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 CIRCA. 1890

This frame was assembled in the late 1890's or turn of the century. The family that owned it consigned it to Cornerstone Auction Gallery in Rhode Island in 2006. I purchased the frame the same year from Brant Mackley, a reputable dealer from Hershey, Pennsylvania.  I went back to the auctioneer and tried everything to get more information from the family through the auctioneer about the frame but all the family would say is that their great-grandfather was an "archaeologist" and was associated with Harvard but they would not divulge his name. That is all we could find out. Several other very nice ethnographic pieces were auctioned at that time from the same family.
This extraordinary frame of artifacts was probably assembled just prior or at the turn of the twentieth century. The frame, float glass, green felt backing and hardware are good indicators supporting this conclusion. The original string holding the artifacts onto the felt is also period correct. Observe the original felt color under the artifacts is much brighter than the exposed field to daylight over the last century.
Some of the points have fallen from the frame as the old silk(?) thread has broken. They can be seen at the bottom of the frame before opening it. After removing the back, we took a photo with everything in position. Four points had fallen to the bottom of the frame. The points are shown in the photographs at the bottom of the frame before I opened the frame and then again on the table in front of the mount after removing the backboard mount from the frame.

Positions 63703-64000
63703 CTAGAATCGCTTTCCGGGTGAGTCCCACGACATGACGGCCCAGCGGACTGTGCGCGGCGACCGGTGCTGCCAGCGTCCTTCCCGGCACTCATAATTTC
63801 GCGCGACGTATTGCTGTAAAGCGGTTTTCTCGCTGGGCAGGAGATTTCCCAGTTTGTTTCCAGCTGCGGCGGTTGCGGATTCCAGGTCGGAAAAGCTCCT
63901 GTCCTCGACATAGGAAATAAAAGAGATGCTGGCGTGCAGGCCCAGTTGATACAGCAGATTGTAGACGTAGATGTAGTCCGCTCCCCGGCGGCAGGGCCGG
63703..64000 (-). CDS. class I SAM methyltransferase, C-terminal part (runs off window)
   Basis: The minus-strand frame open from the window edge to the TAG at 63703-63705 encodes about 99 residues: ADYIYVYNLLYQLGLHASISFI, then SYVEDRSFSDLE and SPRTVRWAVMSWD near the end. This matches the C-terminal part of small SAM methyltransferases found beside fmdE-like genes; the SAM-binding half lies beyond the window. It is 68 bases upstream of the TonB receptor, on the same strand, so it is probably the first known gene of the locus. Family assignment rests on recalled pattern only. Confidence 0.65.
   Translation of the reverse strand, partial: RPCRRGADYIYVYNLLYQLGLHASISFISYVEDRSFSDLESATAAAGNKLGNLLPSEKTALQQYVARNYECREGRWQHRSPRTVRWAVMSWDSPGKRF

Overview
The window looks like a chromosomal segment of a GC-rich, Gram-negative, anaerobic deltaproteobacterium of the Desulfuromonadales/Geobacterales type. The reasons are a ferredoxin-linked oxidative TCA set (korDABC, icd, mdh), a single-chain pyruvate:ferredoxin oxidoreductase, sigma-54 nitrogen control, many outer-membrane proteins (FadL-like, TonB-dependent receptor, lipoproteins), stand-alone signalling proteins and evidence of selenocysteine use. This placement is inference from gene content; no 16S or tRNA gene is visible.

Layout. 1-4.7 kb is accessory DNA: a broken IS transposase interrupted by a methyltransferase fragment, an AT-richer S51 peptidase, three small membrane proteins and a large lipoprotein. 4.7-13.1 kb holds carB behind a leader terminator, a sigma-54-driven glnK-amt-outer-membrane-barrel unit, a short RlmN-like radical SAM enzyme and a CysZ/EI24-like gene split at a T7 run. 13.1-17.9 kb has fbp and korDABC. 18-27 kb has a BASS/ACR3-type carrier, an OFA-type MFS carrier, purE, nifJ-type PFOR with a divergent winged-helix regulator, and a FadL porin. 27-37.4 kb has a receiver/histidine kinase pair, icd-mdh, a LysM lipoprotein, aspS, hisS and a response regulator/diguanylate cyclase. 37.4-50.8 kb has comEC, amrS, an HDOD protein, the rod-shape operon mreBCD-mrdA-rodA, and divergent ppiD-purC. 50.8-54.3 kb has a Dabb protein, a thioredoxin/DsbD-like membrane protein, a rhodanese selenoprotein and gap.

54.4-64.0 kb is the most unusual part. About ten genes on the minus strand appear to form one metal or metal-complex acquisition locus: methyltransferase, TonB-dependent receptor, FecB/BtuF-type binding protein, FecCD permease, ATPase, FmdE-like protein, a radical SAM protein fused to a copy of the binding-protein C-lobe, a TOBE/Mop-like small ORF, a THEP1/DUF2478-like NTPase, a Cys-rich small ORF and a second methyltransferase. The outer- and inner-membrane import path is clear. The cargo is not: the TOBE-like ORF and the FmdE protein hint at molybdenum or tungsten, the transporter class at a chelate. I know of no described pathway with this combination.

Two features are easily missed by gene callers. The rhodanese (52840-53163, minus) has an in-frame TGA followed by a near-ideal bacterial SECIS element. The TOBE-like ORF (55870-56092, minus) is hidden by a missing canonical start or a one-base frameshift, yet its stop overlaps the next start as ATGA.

A wide variety of artifacts from across the North American continent are well displayed in this mission style frame. Many points have provenience in pencil on them directly or on original labels. Example, the beautiful bigger Hardin is marked Calhoun County, Illinois.
Personally, I am a collector of California and Great Basin artifacts and question the correctness of a few of the obsidian points. The only pieces that concern me are some obsidian pieces that the "archaeologist" who assembled the frame must have received from some ill-gotten source. As this was assembled over a century ago this seems quite plausible as little was known about what west coast artifacts should look like but everything else is authentic. The three obsidian pieces marked, “Indian Knives, Northern California” are quite questionable as ancient. But, please note the two obsidian Northern side-notch points flanking the classic and outstanding white Hardin Barb point. (These points are third to the right and second to the left of the Hardin in the top-center of the frame.)  These points are classic and assuredly authentic. Some of the small obsidian points in lower left have also been embellished. The Hardin barb points in the center of the frame are about as good as they come. A wonderful variety of super points are represented from much of north America.
I have taken the frame to well-known authenticator Ben Stermer of Western Typology. Beside the points that had previously fallen from their string mounts, Mr. Stermer removed specific points for close examination.  Mr. Stermer also made the same conclusions as to authenticity of the artifacts, that several small obsidian points have been reworked a century ago. But please be advised this frame is as assembled in the 1890’s.



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